Prepare for Another War with Hamas - Alex Fishman (Ynet News)
According to senior Israeli defense officials, Hamas feels that it has reached a sufficient level of preparedness to get through another war against Israel, a year and a half after the last confrontation in summer 2014.
The warning signs have been clear to Israel for several months: Israel believes Hamas has completed basic preparations for delivering a surprise attack that will penetrate into Israel simultaneously via a number of points from the air, sea and tunnels, accompanied by mortar fire and a massive blitz of rockets.
Booby-trapped tunnels penetrating inside Israel have apparently been newly dug, including several openings for each tunnel.
Hamas special forces and divers continue their intensive training, their UAV strength was rebuilt, and their rocket arsenal has been partially restocked.
Hamas has instructed its people in the West Bank to once again carry out terrorist attacks inside the Green Line.
Money has begun pouring into those terror cells as Hamas - led by Mohammed Deif - is changing direction and raising the stakes against Israel.
Report: U.S. Troops Take Over Airbase in Syria - Andrew Tilghman (Military Times)
A small team of U.S. troops is setting up a base camp at Rmeilan Airbase in the Kurdish region of northeastern Syria near the Iraqi and Turkish borders.
American helicopters operated at the base over the past couple of weeks as local workers expanded the runway, according to the Syrian Observatory for Human Rights.
The airfield was until recently under control of Syrian Kurdish forces - the YPG.
Control of the airfield would help U.S. troops expedite delivery of weapons and ammunition to the region as well as operate more aircraft such as medevac helicopters, armed drones or intelligence, surveillance and reconnaissance platforms.
Christian Support Boosts Hizbullah and Iran in Lebanon - Zvi Bar'el (Ha'aretz)
On Monday, Samir Geagea, leader of the Christian Lebanese Forces party, publicly endorsed his rival, former general Michel Aoun, for the presidency,
replacing his loyalty to Saad al-Hariri, head of the anti-Syrian al-Mustaqbal movement (and son of Rafik al-Hariri, the prime minister murdered by Syrian intelligence in 2005), with an alliance with the enemy camp headed by Hizbullah which wants Aoun for president.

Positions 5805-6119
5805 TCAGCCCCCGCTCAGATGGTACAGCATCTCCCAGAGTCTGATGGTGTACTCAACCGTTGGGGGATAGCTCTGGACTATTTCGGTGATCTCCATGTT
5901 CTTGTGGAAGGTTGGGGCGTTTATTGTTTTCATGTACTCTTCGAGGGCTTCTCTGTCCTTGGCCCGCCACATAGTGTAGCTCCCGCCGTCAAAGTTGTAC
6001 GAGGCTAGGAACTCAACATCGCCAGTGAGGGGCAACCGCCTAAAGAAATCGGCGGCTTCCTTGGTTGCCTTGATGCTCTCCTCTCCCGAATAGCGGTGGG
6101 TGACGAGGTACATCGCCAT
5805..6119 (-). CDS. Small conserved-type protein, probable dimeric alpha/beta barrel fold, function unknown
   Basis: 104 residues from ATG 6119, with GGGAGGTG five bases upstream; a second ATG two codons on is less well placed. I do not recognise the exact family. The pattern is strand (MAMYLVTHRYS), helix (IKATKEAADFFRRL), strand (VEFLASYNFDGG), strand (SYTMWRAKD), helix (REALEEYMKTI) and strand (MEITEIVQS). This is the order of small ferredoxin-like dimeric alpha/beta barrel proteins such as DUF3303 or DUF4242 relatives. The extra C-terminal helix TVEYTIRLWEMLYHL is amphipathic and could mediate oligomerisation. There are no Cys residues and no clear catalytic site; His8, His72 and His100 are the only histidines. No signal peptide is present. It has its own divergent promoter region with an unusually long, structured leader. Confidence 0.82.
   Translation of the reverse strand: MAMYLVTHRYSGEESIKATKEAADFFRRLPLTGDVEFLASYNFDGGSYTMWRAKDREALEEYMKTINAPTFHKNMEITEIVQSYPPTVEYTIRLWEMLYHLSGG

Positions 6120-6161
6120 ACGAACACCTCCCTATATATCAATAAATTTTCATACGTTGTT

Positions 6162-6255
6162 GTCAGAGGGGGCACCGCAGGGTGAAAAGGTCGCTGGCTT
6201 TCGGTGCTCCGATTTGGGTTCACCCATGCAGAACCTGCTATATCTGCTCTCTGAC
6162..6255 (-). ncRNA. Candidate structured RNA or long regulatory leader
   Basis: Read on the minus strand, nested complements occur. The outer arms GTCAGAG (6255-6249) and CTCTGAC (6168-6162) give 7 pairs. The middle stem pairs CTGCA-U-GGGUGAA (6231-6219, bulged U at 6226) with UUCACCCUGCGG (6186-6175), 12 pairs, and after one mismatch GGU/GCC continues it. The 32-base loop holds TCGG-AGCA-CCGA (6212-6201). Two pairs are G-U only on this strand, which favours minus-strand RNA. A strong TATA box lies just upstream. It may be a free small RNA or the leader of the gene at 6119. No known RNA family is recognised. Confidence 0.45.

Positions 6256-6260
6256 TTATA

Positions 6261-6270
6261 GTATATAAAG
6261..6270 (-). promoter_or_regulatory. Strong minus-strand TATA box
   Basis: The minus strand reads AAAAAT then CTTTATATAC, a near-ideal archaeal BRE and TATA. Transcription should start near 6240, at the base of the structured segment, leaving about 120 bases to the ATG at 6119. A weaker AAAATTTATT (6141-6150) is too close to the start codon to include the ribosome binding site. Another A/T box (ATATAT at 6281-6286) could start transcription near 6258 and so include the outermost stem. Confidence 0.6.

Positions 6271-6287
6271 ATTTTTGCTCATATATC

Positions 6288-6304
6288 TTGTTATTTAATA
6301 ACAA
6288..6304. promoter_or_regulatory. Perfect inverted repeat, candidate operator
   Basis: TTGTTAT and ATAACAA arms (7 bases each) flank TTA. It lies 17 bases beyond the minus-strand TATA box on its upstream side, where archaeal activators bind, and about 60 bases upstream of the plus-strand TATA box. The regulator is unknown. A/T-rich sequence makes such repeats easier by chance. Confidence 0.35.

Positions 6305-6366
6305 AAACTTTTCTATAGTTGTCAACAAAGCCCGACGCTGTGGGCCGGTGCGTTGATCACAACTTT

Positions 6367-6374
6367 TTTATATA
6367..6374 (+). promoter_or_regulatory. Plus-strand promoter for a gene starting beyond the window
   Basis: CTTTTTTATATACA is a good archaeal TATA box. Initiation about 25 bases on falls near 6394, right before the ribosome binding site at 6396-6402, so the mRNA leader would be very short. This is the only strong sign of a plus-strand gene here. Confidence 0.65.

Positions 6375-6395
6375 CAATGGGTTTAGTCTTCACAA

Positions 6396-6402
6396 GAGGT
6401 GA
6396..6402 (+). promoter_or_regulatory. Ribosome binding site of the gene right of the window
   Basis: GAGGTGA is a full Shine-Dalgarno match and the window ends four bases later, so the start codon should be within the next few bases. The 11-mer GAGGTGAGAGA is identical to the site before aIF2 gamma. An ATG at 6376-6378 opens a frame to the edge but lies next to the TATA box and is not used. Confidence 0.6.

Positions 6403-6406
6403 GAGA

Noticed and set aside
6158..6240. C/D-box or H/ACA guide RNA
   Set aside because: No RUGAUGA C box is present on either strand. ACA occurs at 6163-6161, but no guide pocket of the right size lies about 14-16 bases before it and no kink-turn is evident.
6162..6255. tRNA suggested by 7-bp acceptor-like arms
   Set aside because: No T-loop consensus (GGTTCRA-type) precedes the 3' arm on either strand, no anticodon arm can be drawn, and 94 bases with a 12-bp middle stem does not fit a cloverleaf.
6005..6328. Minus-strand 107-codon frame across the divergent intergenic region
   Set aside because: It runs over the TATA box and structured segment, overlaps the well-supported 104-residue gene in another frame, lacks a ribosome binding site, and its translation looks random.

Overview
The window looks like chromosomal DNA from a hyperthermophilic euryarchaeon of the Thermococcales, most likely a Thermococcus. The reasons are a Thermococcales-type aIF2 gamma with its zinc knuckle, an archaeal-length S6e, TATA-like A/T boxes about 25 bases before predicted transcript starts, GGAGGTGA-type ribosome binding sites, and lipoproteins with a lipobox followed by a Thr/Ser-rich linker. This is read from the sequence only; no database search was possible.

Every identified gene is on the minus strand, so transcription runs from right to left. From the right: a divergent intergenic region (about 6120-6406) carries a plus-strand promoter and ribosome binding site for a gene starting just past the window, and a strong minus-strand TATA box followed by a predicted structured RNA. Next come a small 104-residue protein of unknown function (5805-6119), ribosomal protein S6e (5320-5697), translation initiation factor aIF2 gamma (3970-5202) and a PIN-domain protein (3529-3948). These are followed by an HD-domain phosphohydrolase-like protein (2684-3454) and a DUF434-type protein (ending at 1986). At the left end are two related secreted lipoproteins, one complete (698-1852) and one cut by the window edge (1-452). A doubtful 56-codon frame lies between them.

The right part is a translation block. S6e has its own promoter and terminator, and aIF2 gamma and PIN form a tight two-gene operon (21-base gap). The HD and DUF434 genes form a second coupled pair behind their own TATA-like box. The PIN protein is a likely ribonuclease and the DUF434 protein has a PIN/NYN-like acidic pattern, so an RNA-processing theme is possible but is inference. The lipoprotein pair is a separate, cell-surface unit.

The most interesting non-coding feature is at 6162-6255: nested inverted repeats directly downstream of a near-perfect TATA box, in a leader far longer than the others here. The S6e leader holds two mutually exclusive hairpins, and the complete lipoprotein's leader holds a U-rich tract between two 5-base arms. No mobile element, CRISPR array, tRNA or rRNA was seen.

Slovenian Supermarket Brings Back Israeli Produce - Raoul Wootliff (Times of Israel)
Following strong opposition by Israel's Foreign Ministry, the Mercator chain, Slovenia's largest supermarket chain, has reportedly reversed a decision to pull Israeli produce from its shelves.
The Slovenian Embassy told the Times of Israel that "there is no boycott of Israeli products in Slovenia."
Anti-Semitism Threatens France's Jewish Community - Matt Hadro (Catholic News Agency-Washington Times)
Reported anti-Semitic hate crimes in France more than doubled from 423 in 2014 to 851 in 2015, according to the report "Breaking the Cycle of Violence: Countering Antisemitism and Extremism in France" released Jan. 7 by the group Human Rights First.
Jews only comprise 1% of France's population, but over half of the reported hate crimes in France were anti-Semitic in 2014. And more than 80% of incidents are not reported, according to one EU survey.
See also Poll: 43 Percent of French Jews Interested in Aliya - Sam Sokol (Jerusalem Post)
Video: U.S. Paratroopers Visit Israel, Climb Masada (U.S. Embassy-Israel)
Paratroopers of the 173rd Airborne Brigade came to Israel not only to train with the Israel Defense Forces, but also to learn about the country.
Sony to Buy Israel's Altair Semiconductor for $220M - David Shamah (Times of Israel)
Japanese conglomerate Sony is buying Altair Semiconductor for $220 million. The Israeli company is a developer of 4G (LTE) chips for devices.
The 4G communications standard is considered by telecom pros to be the next big thing in cellphone data communications. Currently, most people still use devices that support the 3G standard, while 4G is up to ten times faster.
Israel Is a Nanotech Superpower - David Shamah (Times of Israel)
In the past nine years, Israeli nanotechnology researchers have filed 1,590 patents (769 granted so far), published 12,392 scholarly articles, and had 129 nano-success stories, which include establishing start-ups, selling ideas or technology to multinationals, or licensing a patent.
Currently, there are over 1,600 ongoing research programs between Israeli universities and local or international companies studying the application of nanotech research conducted in Israel to a slew of industrial, infrastructure, and information technology issues.
A good example is the Israeli energy tech firm 3GSolar, which is using nanotechnology to develop photovoltaic energy cells that will allow consumer devices to recharge themselves with ordinary lighting, thus eliminating a need for batteries.
Israeli Airport Currency Converter TravelersBox Raises $10M (Reuters)
Israel's TravelersBox, which allows travelers to convert leftover foreign currency into digital currency, said on Thursday it raised $10 million.
TravelersBox operates kiosks in airports throughout the world where travelers can convert foreign change and bills for deposit into a PayPal account, turned into gift cards for retailers or used to make charitable donations.
Cybersecurity Startup ForeScout Gets $76M - Lizette Chapman (Bloomberg)
The Israeli-U.S. cyber startup ForeScout said Thursday it had raised $76 million from investors.
Founded by three Israeli entrepreneurs in 2000, ForeScout's technology allows companies to monitor all devices on their networks without requiring special software to be installed on each device.
Israeli Firm EdenShield Keeps Crop-Destroying Pests Out of Greenhouses - without Pesticides - David Shamah (Times of Israel)
EdenShield develops nontoxic insect-control solutions derived from natural plant extracts.